Prison budget a favorite target, but inmate numbers won’t decline
Proposals to close prisons and speed up inmate releases have become increasingly popular in recent years as state officials grapple with continuing budget deficits of massive proportions.
But while Connecticut’s inmate population has receded from the record mark of nearly 20,000 two years ago, research from criminal justice planners says the number of prisoners the state must house, feed, guard and care for will remain relatively stable over the next two years.
That could put one of the state’s biggest expenses largely off-limits as the next legislature and governor tackle a projected $3.4 billion budget shortfall next year.
“Without major changes in existing sentencing trends and guidelines, prison admits and the mean-length-of-stay of inmates should remain relatively constant,” the state Office of Policy and Management’s Criminal Justice Policy and Planning Division wrote in their 2010 inmate population forecast, adding that numbers of offenders in community-based programs should increase, further stabilizing or modestly reducing the prison ranks.
That report estimates that inmate levels, which averaged 18,265 in total among Connecticut’s 17 operating prisons in May, will stand at just over 18,000 next February, when the next governor presents a plan to balance the 2011-12 budget.
But given that the prison system, which hasn’t featured a new facility since 1996, was designed to hold about 17,000 inmates, closing any major residential areas could pose a challenge, Matt O’Connor, spokesman for the union that represents correction officer supervisors, said Wednesday.
“There is an incorrect belief that our prisons are not overcrowded and that our staffing levels are not dangerously low,” he said.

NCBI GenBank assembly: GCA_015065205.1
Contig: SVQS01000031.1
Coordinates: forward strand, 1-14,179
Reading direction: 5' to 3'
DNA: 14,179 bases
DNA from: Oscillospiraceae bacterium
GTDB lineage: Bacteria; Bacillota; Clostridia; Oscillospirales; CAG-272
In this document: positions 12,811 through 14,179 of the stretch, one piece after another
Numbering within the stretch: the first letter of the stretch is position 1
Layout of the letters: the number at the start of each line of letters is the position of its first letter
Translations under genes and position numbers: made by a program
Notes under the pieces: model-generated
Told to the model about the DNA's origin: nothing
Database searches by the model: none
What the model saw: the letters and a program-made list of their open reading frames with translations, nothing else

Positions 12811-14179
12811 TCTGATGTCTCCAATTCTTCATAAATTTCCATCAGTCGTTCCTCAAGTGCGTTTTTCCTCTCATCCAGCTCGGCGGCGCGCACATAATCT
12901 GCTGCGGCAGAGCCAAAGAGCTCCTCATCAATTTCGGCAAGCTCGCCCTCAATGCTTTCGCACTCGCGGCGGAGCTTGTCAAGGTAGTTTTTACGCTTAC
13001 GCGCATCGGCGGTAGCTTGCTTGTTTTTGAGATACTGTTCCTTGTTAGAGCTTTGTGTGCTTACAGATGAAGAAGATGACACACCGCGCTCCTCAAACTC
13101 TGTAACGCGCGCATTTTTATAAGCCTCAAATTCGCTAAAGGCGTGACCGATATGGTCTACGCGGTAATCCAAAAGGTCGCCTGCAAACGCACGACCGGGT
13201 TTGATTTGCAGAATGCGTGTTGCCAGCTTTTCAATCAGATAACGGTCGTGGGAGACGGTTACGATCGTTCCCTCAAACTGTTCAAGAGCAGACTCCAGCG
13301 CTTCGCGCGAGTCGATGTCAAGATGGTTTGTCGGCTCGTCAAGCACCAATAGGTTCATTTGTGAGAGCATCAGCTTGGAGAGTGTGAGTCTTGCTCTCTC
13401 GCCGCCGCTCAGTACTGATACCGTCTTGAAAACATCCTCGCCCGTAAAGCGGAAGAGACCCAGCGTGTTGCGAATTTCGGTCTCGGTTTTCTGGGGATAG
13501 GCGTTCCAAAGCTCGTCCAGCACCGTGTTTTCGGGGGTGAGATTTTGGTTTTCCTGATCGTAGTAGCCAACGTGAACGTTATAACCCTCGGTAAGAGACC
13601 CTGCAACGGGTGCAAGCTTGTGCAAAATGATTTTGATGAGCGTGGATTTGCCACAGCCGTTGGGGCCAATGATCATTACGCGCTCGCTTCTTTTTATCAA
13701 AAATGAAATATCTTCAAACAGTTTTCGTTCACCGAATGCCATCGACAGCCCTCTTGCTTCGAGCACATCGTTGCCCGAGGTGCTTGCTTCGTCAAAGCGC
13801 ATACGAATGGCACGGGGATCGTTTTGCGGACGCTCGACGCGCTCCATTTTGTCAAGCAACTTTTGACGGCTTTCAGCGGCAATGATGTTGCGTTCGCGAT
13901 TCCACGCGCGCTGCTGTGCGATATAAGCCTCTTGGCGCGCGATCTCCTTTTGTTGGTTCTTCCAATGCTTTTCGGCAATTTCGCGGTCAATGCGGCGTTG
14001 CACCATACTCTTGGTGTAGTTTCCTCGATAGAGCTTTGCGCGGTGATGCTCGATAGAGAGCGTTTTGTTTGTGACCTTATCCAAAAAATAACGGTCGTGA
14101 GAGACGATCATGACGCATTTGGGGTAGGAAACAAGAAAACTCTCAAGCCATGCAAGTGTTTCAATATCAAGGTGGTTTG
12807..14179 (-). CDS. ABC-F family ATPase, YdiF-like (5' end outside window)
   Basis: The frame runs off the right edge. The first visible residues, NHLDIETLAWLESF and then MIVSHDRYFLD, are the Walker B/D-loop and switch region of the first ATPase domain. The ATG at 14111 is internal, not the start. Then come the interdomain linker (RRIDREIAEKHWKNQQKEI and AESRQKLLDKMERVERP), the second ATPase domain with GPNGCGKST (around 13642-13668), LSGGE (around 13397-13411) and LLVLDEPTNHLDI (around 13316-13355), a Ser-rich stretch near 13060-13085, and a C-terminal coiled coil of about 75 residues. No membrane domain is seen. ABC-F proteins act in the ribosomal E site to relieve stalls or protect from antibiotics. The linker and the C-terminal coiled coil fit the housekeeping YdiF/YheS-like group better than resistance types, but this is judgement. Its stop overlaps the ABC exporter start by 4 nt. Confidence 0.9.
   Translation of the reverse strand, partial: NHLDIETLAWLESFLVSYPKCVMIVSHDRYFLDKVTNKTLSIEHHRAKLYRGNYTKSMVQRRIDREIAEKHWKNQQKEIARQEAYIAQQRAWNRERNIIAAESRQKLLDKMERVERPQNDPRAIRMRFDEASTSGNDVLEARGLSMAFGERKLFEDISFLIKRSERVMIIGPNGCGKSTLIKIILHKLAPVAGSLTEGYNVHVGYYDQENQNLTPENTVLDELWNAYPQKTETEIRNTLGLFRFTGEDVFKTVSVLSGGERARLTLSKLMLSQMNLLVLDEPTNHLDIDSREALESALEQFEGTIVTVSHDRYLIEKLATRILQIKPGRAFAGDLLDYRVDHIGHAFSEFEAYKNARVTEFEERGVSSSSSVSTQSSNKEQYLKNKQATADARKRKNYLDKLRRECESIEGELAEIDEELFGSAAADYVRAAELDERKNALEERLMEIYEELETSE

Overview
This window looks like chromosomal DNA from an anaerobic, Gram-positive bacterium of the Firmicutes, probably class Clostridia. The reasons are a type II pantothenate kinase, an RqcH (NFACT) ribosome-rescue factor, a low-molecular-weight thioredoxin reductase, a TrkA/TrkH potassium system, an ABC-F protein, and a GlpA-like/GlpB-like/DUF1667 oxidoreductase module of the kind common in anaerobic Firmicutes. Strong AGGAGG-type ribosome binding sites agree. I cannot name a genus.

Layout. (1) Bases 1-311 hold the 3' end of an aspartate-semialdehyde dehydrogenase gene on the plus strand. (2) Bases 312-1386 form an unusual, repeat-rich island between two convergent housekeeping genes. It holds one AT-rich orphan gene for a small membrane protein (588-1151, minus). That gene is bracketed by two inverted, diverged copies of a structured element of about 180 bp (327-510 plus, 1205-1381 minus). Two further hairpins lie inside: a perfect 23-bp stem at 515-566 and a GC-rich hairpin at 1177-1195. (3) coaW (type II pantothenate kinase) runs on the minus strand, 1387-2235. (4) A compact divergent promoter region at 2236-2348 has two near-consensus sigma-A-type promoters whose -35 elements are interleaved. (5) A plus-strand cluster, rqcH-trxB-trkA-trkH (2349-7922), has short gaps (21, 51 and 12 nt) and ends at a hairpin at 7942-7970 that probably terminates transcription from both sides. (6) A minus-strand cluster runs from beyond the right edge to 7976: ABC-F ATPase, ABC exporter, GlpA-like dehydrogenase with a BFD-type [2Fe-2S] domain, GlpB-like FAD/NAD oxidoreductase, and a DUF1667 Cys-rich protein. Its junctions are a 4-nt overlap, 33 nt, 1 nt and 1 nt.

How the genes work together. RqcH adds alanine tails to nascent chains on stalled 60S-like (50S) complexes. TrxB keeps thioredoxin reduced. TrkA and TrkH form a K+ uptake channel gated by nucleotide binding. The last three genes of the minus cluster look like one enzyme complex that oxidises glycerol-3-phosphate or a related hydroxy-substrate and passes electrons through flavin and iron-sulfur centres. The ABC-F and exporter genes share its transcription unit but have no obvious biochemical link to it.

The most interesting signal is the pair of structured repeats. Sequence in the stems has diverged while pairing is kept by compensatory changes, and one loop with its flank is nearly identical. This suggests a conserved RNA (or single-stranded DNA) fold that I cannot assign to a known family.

Rep. Karen Jarmoc, D-Enfield, whose home community hosts three prisons and who chaired a 2009 legislative task force on prison overcrowding, has objected repeatedly in recent years to facility program space being converted to provide sleeping space for inmates.
“There’s been a decrease in the prison population, but we still have significant issues. There’s still not adequate bed space,” she said, adding that housing prisoners in sections not designed for them to live and sleep in raises concerns. “I think that puts staff security at risk.”
Those numbers are far from the record-setting average daily count of 19,894 inmates in February 2008, a spike that largely reflected policy decisions made by Gov. M. Jodi Rell in the wake of the July 2007 Cheshire home invasion that led to the killing of Jennifer Hawke-Petit and her two daughters.
Rell suspended all paroles in the wake of that incident and she and the legislature overhauled the parole review process; the prison population grew between August and December 2007 at a rate of 317 inmates per month.
But between October 2008 and January 2010, the report continued, the inmate population declined at a fast pace, about 107 per month.
O’Connor said this decrease, while favorable, unfortunately led to “short-sighted proposals” over the past 18 months.
Rell proposed studying the closure of one prison in February 2009 as part of her budget plan for the 2009-2011 biennium. And in December she announced she would close Webster Correctional Institution in Cheshire, one of the state’s smallest prisons with just over 200 beds. The move was expected to save $3.4 million per year, the administration reported.
Majority Democrats in the legislature were chastised by the governor and by her fellow Republicans in the House and Senate when they attempted to force the closure of two, unnamed prisons in a biennial budget plan on June 26, 2009 – just five days before the beginning of the new fiscal year. But that proposal was part of a budget plan that also included $2.5 billion in tax and fee hikes over two years, and was vetoed by Rell.